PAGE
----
All over the world, different research groups are launching projects to help fight the COVID-19 pandemic. We at DECTRIS are proud to see our x-ray detectors help them collect the data needed to find a cure and stop the spread of the virus. 139 out of 160 structures related to coronavirus were identified with EIGER or PILATUS detectors.
The very first vaccine took centuries to develop: it was against the variola virus which caused smallpox. In the 18th century, a milder form of the disease called cowpox was used to obtain immunity against deadly smallpox in humans. This is why we call it a "vaccine": from the Latin word “vaccinus”, which got its name from “vacca”, which means “cow”. Today in the fight against the COVID-19 pandemic, research advances at an unprecedented speed. Numerous projects were launched at synchrotrons and laboratories all over the world to learn as much as possible about SARS-CoV-2 and to find a possible cure.
Such a project was initiated by DESY in collaboration with the University of Hamburg and the Fraunhofer Institute. Using X-ray diffraction, researchers collected information about how the coronavirus’ main protease interacts with 6,000 compounds, which are either approved drugs for other diseases or in clinical trials. If any of the compounds have a desirable effect on the virus, the currently available clinical data will be able to speed up the drug development process.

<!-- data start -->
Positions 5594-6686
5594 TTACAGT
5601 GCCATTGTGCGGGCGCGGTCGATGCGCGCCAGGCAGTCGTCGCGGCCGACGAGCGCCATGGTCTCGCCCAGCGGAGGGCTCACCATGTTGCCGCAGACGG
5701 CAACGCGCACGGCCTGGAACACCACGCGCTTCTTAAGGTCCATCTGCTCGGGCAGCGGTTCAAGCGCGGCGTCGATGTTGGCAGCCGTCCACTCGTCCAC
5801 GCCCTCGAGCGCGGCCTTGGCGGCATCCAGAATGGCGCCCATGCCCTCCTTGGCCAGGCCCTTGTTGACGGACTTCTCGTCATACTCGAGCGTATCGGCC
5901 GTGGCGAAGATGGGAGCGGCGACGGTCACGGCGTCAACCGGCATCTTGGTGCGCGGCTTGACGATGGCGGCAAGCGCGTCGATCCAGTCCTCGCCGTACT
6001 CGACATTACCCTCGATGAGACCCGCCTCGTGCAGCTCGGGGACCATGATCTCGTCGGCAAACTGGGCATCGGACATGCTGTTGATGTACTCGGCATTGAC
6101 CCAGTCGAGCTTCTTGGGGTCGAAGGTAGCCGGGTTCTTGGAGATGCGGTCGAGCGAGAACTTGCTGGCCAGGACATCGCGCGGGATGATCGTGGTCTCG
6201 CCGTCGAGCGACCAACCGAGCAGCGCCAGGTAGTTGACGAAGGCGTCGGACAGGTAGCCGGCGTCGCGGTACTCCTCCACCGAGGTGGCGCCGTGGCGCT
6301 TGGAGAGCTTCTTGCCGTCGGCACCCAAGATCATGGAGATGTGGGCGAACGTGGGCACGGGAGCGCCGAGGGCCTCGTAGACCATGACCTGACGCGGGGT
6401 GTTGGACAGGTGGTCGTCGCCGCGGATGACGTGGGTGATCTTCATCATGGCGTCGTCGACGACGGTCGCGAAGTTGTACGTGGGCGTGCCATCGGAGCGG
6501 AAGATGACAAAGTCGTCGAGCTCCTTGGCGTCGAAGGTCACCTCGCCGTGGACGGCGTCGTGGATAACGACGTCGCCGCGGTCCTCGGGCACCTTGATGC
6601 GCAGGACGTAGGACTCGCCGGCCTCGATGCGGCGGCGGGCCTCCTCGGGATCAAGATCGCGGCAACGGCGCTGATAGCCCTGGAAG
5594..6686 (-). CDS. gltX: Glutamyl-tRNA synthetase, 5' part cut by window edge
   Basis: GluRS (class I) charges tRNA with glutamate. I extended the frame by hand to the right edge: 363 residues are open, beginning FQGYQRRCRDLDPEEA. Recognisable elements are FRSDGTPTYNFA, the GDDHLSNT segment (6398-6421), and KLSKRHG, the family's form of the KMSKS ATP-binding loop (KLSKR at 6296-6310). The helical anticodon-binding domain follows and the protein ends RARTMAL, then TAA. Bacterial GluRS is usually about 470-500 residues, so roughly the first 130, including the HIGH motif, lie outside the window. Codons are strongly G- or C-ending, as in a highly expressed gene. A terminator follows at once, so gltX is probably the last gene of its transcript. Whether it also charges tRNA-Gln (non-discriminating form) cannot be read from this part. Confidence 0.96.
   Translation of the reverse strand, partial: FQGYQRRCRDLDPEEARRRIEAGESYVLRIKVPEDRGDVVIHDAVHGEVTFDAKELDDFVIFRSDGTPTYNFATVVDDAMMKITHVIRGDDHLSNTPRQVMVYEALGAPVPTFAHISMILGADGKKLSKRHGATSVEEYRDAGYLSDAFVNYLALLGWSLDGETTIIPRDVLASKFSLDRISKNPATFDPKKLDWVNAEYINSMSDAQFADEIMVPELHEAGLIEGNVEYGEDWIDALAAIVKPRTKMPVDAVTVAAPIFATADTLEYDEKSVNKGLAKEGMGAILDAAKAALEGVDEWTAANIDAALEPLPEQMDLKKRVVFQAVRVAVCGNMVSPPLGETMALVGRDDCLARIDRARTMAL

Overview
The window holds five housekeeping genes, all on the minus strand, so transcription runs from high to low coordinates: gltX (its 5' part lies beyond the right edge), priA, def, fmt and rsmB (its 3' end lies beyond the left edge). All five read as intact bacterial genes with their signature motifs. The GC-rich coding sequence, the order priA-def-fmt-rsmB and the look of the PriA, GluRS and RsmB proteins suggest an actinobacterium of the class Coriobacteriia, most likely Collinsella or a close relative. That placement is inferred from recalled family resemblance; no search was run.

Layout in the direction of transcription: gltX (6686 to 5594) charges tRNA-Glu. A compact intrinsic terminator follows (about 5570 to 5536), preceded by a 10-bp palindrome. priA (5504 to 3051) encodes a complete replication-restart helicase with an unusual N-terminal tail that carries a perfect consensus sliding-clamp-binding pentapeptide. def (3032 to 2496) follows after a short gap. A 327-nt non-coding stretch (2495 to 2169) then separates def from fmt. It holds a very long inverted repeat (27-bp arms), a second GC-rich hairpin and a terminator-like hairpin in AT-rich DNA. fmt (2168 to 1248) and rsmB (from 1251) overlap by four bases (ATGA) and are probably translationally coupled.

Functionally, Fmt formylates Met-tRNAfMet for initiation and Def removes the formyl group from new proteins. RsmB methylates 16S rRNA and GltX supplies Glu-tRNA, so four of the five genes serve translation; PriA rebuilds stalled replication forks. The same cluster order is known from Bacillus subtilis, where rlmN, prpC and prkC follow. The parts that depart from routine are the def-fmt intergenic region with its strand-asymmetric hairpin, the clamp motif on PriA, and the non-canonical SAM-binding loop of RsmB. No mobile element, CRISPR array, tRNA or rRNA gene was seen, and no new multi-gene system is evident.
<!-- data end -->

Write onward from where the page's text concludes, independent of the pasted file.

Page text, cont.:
The beamline P11 at PETRA III at DESY, where the most of the work was done, is equipped with a DECTRIS PILATUS3 6M x-ray detector. It is not the only project where DECTRIS detectors are involved. Research groups at the Diamond Light Source (DLS), ESRF, APS, and other synchrotrons also run research programs to fight COVID-19. Many groups dedicate their efforts to solving the structures of the coronavirus proteins. Until now, 160 structures were published in the Protein Data Bank (PDB), 139 of them were solved using DECTRIS EIGER or PILATUS detectors. We are very proud to be a part of this endeavor.